When the Nirbhaya gang-rape happened in 2012, one of the big demands by angry people was to make the anti-rape law more effective and to push for the death penalty. In Nirbhaya's case, that is what happened. All the accused, except the juvenile, got the death penalty and their appeal is with the Supreme Court. Nearly six years later, there has been another uprising against sexual crimes after the rape-and-murder of an eight-year-old girl in Kathua. So last week, the union cabinet passed an ordinance that gives the death panelty to anyone who rapes a child below the age of 12. Today, the Jammu and Kashmir government has followed suit and also passed its ordinance, but is this going to solve the problem? That is exactly what the Delhi High Court has asked the government. It wants to know if any scientific assessment or study was done before passing this ordinance. It wants to know whether the offenders will leave the victim alive now that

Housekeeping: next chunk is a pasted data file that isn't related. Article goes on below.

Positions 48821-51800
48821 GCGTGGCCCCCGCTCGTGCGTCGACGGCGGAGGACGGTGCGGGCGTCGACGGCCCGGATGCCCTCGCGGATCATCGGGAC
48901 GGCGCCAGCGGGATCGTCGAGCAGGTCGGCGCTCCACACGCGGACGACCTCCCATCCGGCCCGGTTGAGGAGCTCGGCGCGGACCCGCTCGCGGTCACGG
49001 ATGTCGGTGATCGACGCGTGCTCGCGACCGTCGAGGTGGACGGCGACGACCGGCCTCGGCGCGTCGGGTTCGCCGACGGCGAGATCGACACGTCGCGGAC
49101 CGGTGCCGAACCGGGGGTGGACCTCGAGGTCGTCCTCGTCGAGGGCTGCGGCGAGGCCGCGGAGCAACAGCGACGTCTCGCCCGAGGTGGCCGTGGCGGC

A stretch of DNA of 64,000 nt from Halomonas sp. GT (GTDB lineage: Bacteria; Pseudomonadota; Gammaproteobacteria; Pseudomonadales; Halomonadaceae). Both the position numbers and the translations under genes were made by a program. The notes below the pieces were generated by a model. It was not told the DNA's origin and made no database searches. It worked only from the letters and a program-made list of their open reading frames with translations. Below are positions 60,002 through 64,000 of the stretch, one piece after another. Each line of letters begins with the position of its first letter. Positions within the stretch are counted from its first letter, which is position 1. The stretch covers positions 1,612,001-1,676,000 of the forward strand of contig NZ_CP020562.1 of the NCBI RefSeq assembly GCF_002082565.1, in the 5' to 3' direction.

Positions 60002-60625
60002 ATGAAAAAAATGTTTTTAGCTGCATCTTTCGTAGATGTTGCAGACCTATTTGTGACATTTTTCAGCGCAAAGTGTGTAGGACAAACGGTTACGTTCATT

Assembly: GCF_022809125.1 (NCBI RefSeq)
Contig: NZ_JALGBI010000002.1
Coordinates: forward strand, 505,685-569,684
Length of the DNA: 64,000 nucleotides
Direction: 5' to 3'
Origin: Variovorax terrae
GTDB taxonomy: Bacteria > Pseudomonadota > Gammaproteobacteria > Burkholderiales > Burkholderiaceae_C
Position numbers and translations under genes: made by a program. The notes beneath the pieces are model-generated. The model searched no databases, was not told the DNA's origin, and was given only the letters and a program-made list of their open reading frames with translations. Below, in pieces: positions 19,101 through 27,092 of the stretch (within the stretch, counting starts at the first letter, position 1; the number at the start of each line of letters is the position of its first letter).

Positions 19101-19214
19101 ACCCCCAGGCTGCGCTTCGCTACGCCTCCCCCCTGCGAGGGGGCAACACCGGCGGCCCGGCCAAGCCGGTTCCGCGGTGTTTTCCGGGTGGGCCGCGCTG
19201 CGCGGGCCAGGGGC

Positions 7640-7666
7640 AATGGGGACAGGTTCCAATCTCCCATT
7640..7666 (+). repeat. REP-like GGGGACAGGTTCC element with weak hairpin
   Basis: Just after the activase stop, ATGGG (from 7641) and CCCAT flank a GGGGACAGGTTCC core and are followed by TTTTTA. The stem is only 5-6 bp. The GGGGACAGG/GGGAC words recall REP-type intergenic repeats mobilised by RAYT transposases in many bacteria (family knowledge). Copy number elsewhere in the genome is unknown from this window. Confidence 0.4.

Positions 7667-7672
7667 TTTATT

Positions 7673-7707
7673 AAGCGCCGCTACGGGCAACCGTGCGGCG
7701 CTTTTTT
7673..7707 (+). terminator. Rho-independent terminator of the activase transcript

rape and death have the same punishment. The debate over the death penalty has been a long standing one and there are no easy answers as to what is right or what is wrong. The outrage and anger that families feel on the rape of their children is genuine and even more so in India where justice is pathetically slow. But will the death penalty really act as deterrant? That's the big debate.